Urs Fischer’s new exhibition at Sadie Coles HQ centres on an installation of 3,000 plaster raindrops suspended throughout the gallery. Titled Melodrama, the raindrops encompass a spectrum of shades from green to lilac, massing together into a gently psychedelic storm cloud which weaves in a swirling movement through the space. Yet their forms are incongruously physical – each droplet is a bulbous pendant cast from a hand-modelled prototype, and hangs from the ceiling by lengths of near-invisible monofilament. The installation’s romantic overtones collide with a bluntly cartoonish quality, bordering on the slapstick, that resonates with the double-edged register of much of Fischer’s art.
Dispersed and amorphous, the installation swells through the length and breadth o f the gallery, at the same time as it frenetically splits the space and circumscribes our movement within it. Fischer skews our sense of scale – viewers become Lilliputians within the sea of oversize drops – while simultaneously he effaces basic distinctions between outside and inside, architecture and landscape. We are required to pass through narrow channels, to the extent that it is perhaps impossible to perceive the work in its totality. The raindrops therefore dramatise – and radically extend – Charles Baudelaire’s idea that sculpture has “a hundred different points of view”, presenting a limitless number of facets and avenues.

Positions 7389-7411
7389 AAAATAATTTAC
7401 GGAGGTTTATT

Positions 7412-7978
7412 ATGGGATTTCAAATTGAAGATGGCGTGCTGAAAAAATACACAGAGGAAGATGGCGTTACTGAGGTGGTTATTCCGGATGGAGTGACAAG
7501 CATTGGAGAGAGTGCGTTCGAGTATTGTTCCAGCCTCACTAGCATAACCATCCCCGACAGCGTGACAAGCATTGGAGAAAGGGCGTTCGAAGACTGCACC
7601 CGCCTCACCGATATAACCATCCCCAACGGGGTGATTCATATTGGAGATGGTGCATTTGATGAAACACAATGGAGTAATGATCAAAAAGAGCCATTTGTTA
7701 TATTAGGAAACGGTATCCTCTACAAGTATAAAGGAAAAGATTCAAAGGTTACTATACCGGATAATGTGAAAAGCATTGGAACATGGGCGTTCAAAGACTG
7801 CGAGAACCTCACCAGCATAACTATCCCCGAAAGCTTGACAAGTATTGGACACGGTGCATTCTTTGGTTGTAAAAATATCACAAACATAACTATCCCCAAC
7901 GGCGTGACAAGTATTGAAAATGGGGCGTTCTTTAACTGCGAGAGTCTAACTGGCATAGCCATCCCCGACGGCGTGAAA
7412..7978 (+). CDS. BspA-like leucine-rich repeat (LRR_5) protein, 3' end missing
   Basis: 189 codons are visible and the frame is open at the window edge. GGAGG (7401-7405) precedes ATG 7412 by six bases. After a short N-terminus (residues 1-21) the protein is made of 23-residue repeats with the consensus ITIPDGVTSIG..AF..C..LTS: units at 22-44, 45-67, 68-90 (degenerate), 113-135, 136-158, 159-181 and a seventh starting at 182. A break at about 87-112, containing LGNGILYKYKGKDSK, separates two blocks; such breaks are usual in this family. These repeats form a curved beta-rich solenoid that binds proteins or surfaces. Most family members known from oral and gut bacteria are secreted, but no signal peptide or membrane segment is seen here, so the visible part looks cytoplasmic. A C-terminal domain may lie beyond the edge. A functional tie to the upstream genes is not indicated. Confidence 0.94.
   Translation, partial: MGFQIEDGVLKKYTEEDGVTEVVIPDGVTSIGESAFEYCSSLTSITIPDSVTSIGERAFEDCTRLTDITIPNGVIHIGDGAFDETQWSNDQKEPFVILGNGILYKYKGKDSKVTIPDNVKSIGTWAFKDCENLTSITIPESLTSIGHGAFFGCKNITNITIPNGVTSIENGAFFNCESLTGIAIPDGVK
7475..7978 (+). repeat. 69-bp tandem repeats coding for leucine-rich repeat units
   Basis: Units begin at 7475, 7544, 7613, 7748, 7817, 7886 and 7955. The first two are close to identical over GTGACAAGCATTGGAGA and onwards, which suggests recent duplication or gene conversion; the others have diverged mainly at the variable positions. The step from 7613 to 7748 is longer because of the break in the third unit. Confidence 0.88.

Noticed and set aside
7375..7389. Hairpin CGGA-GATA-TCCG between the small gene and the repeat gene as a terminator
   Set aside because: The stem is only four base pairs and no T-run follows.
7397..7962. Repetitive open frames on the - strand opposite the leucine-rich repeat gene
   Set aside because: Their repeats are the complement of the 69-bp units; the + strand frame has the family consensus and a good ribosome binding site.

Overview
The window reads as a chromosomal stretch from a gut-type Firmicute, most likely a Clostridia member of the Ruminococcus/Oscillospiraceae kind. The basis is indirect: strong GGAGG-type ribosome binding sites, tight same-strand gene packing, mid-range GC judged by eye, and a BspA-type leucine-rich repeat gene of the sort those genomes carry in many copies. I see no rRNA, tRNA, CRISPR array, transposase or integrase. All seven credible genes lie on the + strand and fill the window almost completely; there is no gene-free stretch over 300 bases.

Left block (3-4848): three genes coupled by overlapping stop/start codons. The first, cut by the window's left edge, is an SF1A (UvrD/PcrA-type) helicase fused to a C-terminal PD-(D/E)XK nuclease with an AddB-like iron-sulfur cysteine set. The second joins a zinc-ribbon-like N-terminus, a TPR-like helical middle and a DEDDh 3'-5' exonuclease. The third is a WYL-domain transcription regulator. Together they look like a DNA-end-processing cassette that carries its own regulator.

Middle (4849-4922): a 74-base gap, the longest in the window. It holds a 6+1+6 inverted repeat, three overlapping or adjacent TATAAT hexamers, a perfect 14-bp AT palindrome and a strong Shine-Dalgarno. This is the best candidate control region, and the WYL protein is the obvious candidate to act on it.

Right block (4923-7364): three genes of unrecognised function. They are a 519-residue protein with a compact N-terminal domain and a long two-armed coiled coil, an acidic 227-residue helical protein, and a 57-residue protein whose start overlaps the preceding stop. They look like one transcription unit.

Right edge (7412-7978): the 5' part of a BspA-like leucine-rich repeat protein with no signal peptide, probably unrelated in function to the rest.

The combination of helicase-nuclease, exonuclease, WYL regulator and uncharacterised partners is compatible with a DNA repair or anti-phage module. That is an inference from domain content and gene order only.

Fischer has previously played with ideas of finite or infinite points of view, above all in his series of mirrored boxes (one group of which was exhibited in 2010 at Sadie Coles) bearing discrete views of miscellaneous objects on each of their five faces. Melodrama also speaks of a tension between naturalism and surreal artifice that runs through Fischer’s work; its torqued shape evokes a windswept shower at the same time as being preternaturally static and calm, as if permanently arrested in an airborne swerve. The drops appear both comically globular and disarmingly weightless. Each drop ranges in appearance from a smooth teardro p to a pear- like clod (it is perhaps no coincidence that food – apples, pears, croissants – has appeared in absurdist scenarios throughout Fischer’s oeuvre).